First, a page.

Mori, his popularity in tatters after controversial remarks reviving wartime memories, earlier dissolved the lower chamber in which his three-way ruling bloc holds a massive majority. The lawmakers' terms would have been up in October.
The June 25 date, which is the birthday of the late prime minister Keizo Obuchi, who died last month after a massive stroke, appeared to have been chosen to try to capitalise on possible sympathy votes.
But that advantage may have evaporated amid the political storm sparked by Mori's emotive remarks calling Japan a "divine nation with the emperor at its core." The remarks were an uneasy echo of a state religious ideology that once saw the emperor as a living god in whose name the Imperial Army conquered much of Asia in World War Two.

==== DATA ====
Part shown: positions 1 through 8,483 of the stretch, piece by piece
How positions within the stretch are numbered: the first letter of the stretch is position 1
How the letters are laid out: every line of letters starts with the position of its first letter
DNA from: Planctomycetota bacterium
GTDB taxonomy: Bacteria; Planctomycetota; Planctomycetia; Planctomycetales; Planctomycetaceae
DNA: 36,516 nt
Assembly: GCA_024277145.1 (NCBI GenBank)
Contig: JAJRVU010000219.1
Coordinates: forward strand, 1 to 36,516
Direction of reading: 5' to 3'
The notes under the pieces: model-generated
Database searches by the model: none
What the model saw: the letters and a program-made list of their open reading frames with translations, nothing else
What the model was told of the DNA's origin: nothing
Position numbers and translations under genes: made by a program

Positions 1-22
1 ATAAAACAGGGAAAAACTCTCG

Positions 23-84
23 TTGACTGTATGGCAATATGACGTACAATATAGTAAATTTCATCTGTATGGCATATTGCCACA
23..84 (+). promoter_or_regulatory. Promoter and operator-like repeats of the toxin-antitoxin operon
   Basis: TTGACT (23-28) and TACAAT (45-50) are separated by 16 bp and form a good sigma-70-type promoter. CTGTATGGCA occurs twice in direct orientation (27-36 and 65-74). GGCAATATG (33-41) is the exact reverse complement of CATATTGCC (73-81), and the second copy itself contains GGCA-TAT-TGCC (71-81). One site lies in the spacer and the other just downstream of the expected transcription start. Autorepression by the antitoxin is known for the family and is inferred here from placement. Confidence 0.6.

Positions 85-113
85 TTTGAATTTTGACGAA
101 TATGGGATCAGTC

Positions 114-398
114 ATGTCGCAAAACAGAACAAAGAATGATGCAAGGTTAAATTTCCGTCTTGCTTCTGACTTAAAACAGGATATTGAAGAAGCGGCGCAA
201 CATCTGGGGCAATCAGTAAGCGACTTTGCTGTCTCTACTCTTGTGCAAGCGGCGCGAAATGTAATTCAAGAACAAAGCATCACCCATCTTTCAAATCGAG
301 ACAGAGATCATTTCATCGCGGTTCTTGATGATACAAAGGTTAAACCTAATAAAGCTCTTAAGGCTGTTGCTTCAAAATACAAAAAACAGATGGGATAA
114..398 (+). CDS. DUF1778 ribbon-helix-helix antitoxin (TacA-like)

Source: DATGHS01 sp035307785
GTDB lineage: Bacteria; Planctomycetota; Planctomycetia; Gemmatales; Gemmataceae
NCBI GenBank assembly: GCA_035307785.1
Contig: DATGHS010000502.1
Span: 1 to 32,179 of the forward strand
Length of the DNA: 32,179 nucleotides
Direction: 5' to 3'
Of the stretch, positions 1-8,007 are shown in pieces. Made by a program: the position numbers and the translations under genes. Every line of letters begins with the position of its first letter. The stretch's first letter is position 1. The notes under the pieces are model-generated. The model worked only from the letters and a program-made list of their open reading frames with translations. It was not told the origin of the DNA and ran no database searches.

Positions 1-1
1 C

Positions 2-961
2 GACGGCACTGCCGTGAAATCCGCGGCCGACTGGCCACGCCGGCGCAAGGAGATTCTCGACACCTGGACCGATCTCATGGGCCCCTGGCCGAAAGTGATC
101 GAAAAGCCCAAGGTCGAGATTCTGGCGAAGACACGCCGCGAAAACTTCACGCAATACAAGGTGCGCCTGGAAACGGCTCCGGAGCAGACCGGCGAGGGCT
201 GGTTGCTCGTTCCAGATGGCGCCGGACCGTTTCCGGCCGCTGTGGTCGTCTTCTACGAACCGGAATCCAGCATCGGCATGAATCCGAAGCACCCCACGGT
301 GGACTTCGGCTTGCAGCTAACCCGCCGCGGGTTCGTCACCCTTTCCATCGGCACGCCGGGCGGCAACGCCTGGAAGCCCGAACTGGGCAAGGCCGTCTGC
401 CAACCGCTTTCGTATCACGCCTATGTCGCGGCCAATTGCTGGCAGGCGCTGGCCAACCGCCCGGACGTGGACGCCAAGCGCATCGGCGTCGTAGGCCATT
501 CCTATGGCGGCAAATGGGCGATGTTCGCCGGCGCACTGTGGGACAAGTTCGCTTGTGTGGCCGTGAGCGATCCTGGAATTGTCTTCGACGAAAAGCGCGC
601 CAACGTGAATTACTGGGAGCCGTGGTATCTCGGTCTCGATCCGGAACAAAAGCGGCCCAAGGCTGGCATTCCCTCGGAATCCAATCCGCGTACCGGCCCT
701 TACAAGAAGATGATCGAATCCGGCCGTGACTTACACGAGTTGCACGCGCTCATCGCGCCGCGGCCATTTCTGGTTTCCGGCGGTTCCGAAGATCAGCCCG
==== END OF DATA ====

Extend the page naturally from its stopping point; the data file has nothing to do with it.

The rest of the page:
Many analysts expect Mori's three-way ruling coalition to hang onto a majority -- albeit a smaller one -- but some add that a defeat cannot be completely ruled out.
The ruling coalition linking Mori's conservative Liberal Democratic Party (LDP), the Buddhist-backed New Komeito Party and the tiny New Conservative Party currently holds 336 seats in the 500-member Lower House. The number of seats will be reduced to 480 as a result of legislative changes.
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